A few recent events on the same-sex marriage front:
- Argentina has approved same-sex marriage. (There was some interesting wrangling over adoption issues, due to Argentina's unusual laws about heterosexual adoption, but those appear to have been resolved.) According to the BBC, the changes will go into effect within the next couple days. Wikipedia now lists ten nations that allow same-sex marriage, including three in the past six weeks (Portugal, Iceland, and now Argentia).
- A few months ago, around the time that Washington, D.C. decided to allow same-sex marriage, anti-same-sex-marriage people there proposed that the question should be decided by ballot. The D.C. Board of Elections and Ethics refused to allow the initiative on the ballot, on the grounds that it would violate the District's Human Rights Act. The initiative's sponsors, of course, appealed. Today, the D.C. Court of Appeals has narrowly agreed with the elections board that the Board was within its rights to reject the initiative. The initiative people are planning an appeal to the Supreme Court, but I'm hoping that the locals will have time to get used to the way things are.
- Interesting piece in the Atlantic pointing out (among other things) that many of the judges who've written rulings supportive of same-sex marriage (or gay rights in general) lately were appointed by Republicans. A slightly simplified and streamlined list is in the table below. Note that not all judges share the political views of those who appoint them. (Side note: The Atlantic piece has a kind of muddled conclusion that suggests modern conservative judges are much more conservative than old-school ones, but I don't think the article supports that. I would prefer to conclude that you can't always tell what a judge's rulings are going to be like based on who appointed them. I've seen other sources that I think suggest that conservative appointees to SCOTUS often tend to drift leftward over time.)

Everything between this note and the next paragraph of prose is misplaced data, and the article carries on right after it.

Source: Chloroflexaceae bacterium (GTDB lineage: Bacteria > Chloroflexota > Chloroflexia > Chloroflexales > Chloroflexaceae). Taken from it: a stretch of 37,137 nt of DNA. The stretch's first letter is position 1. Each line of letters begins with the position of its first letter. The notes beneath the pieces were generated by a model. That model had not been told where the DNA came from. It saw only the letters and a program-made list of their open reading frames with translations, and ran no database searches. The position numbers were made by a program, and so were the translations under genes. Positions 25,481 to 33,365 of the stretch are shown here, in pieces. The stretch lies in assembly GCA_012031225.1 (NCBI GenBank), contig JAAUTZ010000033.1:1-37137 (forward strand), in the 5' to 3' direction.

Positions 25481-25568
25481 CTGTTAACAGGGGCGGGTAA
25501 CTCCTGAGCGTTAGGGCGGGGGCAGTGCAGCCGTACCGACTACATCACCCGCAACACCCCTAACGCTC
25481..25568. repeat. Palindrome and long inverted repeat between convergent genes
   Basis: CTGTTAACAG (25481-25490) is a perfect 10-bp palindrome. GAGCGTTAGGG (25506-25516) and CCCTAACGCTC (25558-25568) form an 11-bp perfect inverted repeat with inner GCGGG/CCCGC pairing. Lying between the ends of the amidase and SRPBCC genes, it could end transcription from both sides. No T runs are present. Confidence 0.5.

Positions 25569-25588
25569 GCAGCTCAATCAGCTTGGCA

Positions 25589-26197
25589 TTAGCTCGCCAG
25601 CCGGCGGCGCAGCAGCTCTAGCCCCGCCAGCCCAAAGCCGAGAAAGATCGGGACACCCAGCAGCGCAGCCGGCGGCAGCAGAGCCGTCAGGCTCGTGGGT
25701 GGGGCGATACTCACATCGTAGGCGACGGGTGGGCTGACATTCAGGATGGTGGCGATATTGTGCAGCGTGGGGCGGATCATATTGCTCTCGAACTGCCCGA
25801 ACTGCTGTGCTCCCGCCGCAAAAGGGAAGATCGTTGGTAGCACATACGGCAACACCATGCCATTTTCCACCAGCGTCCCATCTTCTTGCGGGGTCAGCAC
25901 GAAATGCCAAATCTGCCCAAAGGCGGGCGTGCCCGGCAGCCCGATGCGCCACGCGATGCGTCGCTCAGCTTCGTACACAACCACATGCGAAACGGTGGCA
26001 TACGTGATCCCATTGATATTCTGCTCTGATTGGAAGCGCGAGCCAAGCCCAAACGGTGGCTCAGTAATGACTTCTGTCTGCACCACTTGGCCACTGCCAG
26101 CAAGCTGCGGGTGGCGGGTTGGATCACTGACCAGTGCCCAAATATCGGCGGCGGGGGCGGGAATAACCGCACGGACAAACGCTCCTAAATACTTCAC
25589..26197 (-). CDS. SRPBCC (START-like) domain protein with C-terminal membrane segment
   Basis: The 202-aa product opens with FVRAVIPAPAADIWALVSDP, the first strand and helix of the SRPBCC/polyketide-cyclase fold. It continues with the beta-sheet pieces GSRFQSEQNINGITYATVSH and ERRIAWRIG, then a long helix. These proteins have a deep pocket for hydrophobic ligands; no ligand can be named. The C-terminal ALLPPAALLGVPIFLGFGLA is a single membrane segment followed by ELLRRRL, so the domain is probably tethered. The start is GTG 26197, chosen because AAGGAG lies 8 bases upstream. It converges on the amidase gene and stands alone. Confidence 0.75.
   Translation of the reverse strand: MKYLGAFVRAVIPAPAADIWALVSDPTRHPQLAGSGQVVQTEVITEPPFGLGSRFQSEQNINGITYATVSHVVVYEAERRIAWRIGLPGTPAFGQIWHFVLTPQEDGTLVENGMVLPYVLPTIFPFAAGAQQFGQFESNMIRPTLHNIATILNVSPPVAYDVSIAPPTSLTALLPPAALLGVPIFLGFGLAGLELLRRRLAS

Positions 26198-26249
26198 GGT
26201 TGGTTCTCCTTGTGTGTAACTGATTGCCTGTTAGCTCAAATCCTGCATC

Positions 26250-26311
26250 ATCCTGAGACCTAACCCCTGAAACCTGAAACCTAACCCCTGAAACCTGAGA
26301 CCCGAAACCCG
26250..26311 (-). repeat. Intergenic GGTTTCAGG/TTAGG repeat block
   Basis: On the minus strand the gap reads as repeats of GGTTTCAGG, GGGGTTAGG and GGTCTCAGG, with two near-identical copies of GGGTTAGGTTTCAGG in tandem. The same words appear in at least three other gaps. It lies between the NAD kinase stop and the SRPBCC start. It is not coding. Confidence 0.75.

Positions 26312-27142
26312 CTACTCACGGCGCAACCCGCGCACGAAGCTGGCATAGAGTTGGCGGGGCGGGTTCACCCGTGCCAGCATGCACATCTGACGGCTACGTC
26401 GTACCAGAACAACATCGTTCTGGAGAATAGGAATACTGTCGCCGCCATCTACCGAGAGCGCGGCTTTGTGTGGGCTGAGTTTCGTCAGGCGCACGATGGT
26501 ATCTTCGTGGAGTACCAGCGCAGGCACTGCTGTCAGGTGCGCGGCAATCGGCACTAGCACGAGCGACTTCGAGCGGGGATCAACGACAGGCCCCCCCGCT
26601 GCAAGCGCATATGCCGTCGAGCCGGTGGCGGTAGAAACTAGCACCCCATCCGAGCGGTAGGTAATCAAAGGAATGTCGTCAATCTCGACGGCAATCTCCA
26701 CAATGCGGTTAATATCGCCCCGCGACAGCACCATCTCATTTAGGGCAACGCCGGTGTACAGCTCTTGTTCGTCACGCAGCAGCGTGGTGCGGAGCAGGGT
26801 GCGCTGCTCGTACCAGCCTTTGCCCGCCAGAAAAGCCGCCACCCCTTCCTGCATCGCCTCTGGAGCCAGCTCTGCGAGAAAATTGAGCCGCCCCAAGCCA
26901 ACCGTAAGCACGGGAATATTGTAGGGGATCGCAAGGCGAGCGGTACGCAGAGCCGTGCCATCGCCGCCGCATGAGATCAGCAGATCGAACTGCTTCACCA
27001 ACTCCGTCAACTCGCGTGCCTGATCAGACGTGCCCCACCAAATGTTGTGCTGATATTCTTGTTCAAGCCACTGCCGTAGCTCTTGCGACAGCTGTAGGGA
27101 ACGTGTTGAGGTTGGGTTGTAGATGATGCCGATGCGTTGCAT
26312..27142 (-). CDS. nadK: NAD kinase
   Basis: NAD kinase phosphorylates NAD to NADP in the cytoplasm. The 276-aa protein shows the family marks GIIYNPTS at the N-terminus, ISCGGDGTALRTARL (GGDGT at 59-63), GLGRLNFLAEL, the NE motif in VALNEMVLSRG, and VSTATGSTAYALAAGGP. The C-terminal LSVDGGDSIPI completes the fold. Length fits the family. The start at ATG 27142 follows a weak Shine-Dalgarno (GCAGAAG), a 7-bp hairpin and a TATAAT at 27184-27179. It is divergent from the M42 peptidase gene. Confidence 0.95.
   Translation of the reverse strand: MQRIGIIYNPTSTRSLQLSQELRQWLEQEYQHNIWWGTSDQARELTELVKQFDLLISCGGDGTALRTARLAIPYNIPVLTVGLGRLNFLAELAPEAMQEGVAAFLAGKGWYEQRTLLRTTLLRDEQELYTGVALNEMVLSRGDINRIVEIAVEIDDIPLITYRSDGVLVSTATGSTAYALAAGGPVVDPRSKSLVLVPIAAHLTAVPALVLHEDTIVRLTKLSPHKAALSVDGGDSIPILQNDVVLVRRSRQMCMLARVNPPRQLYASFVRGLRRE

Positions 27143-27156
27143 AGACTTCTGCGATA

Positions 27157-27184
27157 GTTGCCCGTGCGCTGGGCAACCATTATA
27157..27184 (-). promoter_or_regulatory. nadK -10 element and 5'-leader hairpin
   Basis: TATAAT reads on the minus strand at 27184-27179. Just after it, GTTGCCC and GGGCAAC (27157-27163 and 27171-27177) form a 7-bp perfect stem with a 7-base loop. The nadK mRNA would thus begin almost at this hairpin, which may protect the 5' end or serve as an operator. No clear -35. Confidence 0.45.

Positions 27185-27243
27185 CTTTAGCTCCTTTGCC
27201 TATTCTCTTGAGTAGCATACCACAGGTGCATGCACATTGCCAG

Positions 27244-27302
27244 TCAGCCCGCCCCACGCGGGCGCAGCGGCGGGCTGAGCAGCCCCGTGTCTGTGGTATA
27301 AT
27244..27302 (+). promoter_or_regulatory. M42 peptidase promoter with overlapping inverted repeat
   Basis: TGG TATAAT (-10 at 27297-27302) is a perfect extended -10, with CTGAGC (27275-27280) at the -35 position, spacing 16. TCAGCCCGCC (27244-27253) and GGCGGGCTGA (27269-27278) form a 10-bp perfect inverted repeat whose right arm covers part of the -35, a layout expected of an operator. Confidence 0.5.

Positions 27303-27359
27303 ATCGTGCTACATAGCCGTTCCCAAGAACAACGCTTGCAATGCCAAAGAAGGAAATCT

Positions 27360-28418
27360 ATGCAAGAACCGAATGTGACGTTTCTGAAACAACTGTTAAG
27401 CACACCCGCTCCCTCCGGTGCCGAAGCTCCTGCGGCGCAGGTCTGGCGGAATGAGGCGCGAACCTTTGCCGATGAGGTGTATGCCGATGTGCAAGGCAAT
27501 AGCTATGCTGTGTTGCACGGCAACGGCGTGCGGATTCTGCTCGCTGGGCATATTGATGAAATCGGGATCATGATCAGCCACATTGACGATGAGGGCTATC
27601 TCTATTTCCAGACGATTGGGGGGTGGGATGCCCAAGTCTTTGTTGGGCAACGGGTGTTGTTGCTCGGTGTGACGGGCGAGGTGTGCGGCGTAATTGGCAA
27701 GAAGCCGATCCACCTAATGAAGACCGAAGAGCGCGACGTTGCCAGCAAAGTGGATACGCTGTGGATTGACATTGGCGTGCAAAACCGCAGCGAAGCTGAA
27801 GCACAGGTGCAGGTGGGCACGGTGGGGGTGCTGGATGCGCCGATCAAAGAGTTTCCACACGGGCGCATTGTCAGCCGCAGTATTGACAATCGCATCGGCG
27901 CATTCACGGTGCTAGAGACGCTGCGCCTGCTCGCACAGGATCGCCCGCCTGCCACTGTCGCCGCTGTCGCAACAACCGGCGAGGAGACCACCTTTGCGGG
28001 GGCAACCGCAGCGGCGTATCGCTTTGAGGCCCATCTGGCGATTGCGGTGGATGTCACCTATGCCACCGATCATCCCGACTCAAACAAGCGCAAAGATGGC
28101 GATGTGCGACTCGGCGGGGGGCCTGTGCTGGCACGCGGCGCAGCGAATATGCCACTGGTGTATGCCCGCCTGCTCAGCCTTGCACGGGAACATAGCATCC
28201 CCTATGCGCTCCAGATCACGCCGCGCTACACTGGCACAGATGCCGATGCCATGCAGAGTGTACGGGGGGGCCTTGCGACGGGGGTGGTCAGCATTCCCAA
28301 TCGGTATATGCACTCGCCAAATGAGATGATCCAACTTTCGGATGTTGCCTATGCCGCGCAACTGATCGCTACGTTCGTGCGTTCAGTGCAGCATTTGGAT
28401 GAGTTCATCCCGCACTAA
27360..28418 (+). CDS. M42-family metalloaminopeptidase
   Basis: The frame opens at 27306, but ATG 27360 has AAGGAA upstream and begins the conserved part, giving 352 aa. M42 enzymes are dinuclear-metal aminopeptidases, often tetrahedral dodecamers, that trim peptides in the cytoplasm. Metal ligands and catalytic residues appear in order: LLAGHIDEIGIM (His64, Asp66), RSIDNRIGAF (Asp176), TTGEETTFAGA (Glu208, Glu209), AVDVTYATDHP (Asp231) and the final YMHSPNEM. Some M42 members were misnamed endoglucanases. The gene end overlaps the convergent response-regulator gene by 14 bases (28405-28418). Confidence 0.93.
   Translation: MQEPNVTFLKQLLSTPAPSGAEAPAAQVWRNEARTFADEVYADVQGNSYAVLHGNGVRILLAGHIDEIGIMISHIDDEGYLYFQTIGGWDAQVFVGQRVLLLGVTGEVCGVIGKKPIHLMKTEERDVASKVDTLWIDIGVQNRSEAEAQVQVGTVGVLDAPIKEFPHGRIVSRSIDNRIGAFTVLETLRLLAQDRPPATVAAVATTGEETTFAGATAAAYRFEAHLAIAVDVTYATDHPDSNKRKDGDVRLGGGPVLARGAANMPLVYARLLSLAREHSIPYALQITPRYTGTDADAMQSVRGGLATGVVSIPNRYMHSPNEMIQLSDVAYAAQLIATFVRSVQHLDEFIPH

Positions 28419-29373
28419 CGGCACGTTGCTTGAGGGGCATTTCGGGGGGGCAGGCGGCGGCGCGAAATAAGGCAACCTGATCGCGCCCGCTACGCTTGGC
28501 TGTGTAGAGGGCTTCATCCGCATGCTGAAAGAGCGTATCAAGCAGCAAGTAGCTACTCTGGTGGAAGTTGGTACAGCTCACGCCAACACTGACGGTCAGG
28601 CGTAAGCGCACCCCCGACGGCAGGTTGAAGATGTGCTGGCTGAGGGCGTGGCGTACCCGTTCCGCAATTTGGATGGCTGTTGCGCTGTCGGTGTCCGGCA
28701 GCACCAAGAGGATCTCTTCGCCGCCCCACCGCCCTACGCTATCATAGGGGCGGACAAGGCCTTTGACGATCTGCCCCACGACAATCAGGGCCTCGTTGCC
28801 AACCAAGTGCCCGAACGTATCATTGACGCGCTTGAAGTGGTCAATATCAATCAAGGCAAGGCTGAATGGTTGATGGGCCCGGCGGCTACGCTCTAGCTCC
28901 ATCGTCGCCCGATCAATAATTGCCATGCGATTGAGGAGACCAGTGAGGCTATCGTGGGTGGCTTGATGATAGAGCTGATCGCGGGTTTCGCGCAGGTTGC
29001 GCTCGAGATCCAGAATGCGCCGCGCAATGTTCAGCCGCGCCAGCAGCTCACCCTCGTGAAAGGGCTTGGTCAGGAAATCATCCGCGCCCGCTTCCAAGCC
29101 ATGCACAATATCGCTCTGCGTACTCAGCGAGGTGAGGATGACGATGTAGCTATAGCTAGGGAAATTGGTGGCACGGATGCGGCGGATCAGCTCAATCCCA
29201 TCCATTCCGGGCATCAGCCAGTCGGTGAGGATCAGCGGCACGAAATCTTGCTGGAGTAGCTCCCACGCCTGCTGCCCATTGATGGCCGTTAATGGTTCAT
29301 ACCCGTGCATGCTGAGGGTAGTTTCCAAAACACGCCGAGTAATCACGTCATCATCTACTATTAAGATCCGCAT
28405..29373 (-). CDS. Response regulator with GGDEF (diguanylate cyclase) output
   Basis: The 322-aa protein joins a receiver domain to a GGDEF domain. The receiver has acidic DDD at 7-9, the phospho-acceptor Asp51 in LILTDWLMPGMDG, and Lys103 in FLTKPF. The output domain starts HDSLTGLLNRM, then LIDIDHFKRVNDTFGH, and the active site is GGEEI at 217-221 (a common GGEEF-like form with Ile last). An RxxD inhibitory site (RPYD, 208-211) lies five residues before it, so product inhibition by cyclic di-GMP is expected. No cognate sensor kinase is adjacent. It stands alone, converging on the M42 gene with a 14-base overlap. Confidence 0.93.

|Judge||Ruling||Appointed to Current Position By|
|Anthony Kennedy||Lawrence v. Texas (2003)||Reagan|
|Margaret Marshall||Goodridge v. Department of Public Health (MA 2003)||Republican governor William Weld|
|Ronald M. George||In re Marriage Cases (CA 2008)||Republican governor Pete Wilson|
|Richard Palmer||Kerrigan v. Commissioner of Public Health (CT 2008)||Republican-turned-independent governor Lowell Weicker|
|Mark Cady||Varnum v. Brien (IA 2010)||Republican governor Terry Branstad|
|Joseph Tauro||Gill v. Office of Personnel Management and Massachusetts v. United States Department of Health and Human Services (MA 2010)||Nixon|
|Vaughn Walker||Perry v. Schwarzenegger (CA 2010)||Bush Sr (after being nominated by Reagan)|
Of course, Walker hasn't yet ruled, so shouldn't really be included in the above table; call it a hope.